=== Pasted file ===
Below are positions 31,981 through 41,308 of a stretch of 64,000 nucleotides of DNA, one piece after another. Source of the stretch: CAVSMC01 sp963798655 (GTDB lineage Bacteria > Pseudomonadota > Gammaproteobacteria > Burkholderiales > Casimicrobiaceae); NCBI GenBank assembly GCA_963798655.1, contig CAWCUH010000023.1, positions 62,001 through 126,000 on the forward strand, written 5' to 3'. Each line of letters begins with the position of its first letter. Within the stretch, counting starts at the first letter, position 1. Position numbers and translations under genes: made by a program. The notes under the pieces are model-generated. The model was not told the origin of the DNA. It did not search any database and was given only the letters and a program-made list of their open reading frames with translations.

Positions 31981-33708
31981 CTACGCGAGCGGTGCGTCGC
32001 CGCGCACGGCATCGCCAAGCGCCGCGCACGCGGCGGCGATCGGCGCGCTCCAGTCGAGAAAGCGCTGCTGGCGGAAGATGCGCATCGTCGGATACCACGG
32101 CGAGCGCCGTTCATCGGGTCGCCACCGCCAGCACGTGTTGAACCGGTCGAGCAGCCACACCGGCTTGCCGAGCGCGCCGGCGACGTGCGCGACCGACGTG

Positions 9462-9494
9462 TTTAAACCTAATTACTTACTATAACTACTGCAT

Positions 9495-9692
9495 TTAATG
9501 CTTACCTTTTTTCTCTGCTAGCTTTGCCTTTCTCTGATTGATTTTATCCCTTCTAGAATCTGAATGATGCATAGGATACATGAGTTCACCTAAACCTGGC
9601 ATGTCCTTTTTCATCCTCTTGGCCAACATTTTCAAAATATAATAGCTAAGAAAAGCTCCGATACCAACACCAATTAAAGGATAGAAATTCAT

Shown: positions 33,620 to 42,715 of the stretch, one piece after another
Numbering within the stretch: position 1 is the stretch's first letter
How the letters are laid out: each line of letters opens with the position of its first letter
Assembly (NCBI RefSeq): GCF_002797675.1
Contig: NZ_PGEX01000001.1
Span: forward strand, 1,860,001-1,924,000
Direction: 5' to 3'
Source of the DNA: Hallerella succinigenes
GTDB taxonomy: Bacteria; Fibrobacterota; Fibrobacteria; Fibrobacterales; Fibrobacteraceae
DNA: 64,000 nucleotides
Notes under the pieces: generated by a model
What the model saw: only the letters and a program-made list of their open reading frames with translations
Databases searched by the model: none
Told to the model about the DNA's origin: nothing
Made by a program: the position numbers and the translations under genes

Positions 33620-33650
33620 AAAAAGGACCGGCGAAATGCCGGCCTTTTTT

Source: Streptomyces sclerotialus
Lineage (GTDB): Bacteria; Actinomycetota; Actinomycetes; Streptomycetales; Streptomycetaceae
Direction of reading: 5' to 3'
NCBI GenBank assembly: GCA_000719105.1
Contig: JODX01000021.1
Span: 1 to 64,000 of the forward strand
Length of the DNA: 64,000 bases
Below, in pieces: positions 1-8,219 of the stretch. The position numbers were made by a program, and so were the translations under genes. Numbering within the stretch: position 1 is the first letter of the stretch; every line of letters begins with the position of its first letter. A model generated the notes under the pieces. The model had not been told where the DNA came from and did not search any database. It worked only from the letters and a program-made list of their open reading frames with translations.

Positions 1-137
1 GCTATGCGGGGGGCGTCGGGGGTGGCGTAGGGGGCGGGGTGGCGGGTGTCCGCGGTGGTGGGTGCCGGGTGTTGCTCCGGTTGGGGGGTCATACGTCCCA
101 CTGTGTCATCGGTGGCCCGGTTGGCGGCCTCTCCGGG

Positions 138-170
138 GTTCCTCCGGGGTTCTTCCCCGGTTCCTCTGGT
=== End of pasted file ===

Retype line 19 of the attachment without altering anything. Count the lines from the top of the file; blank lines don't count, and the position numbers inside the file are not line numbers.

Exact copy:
Source of the DNA: Hallerella succinigenes